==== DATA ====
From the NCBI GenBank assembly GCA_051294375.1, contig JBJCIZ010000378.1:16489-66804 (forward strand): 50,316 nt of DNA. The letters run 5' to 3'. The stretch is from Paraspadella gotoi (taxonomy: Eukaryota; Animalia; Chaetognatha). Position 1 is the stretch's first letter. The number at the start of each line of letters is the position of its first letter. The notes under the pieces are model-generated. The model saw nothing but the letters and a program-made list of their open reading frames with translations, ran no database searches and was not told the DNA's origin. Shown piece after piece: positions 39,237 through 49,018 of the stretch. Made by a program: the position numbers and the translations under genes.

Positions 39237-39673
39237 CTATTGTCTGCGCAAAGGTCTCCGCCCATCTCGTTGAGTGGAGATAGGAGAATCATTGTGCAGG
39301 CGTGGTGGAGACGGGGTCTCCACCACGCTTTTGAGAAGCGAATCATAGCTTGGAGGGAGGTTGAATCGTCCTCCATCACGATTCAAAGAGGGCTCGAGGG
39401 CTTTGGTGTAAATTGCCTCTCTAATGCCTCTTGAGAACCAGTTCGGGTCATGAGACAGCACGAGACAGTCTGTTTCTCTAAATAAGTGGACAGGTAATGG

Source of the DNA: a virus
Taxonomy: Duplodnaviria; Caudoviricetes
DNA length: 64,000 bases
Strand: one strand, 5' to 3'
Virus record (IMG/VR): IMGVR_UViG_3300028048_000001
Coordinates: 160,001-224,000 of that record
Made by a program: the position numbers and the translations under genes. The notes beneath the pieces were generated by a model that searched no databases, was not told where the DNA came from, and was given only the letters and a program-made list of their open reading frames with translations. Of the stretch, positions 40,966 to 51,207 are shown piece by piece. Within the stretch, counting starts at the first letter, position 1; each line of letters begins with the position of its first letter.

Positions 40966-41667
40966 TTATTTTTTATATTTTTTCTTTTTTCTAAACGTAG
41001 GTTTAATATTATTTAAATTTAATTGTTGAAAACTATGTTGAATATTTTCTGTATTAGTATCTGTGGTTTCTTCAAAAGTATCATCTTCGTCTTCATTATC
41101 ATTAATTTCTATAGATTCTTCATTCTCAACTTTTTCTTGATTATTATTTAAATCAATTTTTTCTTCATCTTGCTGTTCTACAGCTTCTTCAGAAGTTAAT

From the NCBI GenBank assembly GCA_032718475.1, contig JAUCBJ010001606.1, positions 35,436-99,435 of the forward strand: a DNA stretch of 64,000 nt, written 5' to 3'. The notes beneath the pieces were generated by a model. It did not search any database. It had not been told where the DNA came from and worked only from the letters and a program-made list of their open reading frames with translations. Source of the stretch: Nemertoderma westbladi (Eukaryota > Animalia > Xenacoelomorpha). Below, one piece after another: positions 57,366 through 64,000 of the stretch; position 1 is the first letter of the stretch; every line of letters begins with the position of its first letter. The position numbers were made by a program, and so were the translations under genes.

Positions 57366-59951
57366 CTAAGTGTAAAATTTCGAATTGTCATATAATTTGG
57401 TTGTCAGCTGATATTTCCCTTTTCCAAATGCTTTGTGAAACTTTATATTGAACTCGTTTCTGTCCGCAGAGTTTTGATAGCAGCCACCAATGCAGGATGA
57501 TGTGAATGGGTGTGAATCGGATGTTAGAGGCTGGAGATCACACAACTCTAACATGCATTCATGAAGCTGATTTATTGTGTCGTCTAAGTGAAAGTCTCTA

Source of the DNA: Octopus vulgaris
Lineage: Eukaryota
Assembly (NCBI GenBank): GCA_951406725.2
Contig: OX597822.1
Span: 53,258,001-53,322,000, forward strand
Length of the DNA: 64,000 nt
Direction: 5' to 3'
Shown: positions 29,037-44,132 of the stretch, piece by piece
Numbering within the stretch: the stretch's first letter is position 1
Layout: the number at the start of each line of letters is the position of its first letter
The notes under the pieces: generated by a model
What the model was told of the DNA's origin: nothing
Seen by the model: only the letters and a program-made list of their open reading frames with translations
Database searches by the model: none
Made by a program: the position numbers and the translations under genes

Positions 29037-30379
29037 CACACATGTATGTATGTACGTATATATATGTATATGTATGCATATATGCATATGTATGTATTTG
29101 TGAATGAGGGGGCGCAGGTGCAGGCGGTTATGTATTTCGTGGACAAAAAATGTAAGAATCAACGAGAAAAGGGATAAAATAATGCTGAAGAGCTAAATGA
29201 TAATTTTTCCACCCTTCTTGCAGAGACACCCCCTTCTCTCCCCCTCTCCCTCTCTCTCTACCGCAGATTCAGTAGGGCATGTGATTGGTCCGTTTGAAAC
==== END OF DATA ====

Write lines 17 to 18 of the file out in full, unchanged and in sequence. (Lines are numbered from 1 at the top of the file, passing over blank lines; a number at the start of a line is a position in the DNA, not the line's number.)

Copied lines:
From the NCBI GenBank assembly GCA_032718475.1, contig JAUCBJ010001606.1, positions 35,436-99,435 of the forward strand: a DNA stretch of 64,000 nt, written 5' to 3'. The notes beneath the pieces were generated by a model. It did not search any database. It had not been told where the DNA came from and worked only from the letters and a program-made list of their open reading frames with translations. Source of the stretch: Nemertoderma westbladi (Eukaryota > Animalia > Xenacoelomorpha). Below, one piece after another: positions 57,366 through 64,000 of the stretch; position 1 is the first letter of the stretch; every line of letters begins with the position of its first letter. The position numbers were made by a program, and so were the translations under genes.

Positions 57366-59951